The editor of ITV’s This Morning has further fuelled the row raging over the culture behind the scenes at the show, accusing some of those who have spoken out recently of seeking to settle scores, even as he called for some respite for his staff.
The programme has been at the centre of weeks of media attention that started with reports about a rift between its longstanding presenting team.
It took on a new dimension as it emerged that Phillip Schofield had had an affair with a substantially younger colleague, and lied about it.
And it evolved into a wider discussion about the culture among its staff after former members described a “toxic” working environment.
On Saturday, This Morning’s editor, Martin Frizell, told Sky News to “read between the lines” amid the claims, adding: “I think there’s some scores being settled.”
He spoke after the show’s former resident doctor Dr Ranj Singh said he raised concerns about “bullying and discrimination” on the show two years ago, when he worked there, and afterwards felt as if he was “managed out” for whistleblowing.
Eamonn Holmes, who previously presented This Morning on Fridays with his wife, Ruth Langsford, until 2020, had earlier accused Schofield of “toxicity” in an interview with GB News.
This Morning staff are already dealing with the effects of Schofield’s departure, as well as the impending external review of how it was handled.
“All I want to say is, I am working with a fantastic team of mainly women, many mums, a lot of them concerned for their jobs, although we’ve told them not to be,” Frizell told Sky.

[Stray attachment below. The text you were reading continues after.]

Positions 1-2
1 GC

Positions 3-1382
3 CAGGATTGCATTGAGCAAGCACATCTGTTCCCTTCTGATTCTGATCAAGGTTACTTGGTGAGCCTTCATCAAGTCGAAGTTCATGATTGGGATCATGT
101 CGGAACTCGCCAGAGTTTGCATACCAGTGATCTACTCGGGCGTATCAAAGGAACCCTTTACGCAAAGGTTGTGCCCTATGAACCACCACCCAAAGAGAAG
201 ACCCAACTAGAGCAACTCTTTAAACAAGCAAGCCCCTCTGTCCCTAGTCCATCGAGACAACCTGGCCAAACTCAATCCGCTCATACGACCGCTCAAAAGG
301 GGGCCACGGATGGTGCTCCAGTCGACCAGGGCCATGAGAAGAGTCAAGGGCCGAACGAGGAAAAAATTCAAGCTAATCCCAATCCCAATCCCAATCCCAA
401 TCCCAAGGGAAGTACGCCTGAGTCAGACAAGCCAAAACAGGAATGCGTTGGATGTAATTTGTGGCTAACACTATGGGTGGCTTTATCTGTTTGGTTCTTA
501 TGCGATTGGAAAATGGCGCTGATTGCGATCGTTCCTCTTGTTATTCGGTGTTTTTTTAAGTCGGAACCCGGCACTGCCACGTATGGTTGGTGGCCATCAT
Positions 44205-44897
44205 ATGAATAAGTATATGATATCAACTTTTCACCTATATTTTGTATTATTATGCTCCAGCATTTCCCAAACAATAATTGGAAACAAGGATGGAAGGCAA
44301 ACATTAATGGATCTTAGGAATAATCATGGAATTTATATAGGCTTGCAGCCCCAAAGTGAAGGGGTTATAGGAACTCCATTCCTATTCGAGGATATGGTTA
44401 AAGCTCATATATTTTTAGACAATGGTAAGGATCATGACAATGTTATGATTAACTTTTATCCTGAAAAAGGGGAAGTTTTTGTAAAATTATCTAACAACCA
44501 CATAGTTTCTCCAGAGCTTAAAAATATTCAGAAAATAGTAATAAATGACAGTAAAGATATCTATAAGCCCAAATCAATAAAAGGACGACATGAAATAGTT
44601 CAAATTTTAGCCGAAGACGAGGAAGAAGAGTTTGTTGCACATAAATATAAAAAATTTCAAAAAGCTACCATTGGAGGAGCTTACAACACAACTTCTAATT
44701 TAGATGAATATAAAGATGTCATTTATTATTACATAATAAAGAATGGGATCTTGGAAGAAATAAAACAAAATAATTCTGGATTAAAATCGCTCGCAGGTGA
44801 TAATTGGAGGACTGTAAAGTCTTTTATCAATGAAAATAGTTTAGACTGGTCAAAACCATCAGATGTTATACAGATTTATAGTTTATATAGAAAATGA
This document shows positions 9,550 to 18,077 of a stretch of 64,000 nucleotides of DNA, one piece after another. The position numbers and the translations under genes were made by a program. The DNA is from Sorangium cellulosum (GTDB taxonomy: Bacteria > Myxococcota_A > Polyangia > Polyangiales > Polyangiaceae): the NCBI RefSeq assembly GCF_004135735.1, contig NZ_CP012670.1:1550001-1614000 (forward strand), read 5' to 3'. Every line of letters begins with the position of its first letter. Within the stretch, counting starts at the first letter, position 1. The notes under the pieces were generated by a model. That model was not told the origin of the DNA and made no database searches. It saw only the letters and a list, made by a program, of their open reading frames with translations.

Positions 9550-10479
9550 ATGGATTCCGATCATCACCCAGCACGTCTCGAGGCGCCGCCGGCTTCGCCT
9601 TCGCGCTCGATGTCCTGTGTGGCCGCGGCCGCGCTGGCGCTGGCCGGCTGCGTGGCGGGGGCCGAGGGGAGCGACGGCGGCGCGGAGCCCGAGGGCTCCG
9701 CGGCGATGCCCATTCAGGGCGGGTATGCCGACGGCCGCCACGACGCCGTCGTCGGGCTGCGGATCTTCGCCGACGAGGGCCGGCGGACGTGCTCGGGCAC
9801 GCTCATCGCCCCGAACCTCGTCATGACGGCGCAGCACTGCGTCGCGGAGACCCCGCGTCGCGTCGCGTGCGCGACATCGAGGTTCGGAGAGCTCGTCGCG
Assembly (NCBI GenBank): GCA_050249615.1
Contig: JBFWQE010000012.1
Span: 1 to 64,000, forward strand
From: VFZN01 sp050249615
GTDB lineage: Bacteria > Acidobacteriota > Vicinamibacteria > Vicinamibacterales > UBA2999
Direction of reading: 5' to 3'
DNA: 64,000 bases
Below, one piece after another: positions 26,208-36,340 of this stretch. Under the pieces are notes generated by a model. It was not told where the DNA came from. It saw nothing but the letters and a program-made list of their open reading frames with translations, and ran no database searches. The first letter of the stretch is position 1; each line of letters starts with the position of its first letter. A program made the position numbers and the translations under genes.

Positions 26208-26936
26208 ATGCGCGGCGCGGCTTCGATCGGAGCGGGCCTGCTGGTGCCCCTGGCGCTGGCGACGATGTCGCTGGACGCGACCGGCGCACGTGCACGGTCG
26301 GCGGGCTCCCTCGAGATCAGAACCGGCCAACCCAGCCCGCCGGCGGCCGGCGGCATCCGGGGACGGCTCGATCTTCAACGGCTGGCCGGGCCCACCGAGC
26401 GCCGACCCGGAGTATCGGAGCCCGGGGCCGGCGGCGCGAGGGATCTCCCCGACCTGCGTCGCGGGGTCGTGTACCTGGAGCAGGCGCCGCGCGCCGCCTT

“But this is the 23rd day now of being on the front page and it’s tiring, they worked all through Covid brilliantly, they worked all through this putting a programme out … and I just think they need a bit of respite now.”
On Wednesday, ITV’s chief executive, Carolyn McCall, confirmed the broadcaster had instructed barrister Jane Mulcahy KC of Blackstone Chambers to carry out an external review of the facts.
Frizell said he was not concerned about what the external review may reveal, saying: “We’re looking forward to speaking to the KC, she’s very, very learned. She’ll get to the bottom [of it]. If there are questions to be answered, I’m sure she will find those answers.”
McCall has also been called to a parliamentary committee on 14 June to answer questions about the broadcaster’s approach to safeguarding and complaint handling after Schofield’s exit.
The former presenter Schofield has said he was afraid to leave the house and feared he would be spat on in the street.
He told the Sun: “I don’t have any spirit. My friends tell me ‘It will get better.’ It won’t. Not now. Not this one. I am getting by hour by hour. I have got my girls [his daughters] and my friends.”
He has previously said he “lost everything” after admitting to the affair and lying about it, and that the fallout had had a “catastrophic effect” on his mind during a broadcast interview with the BBC.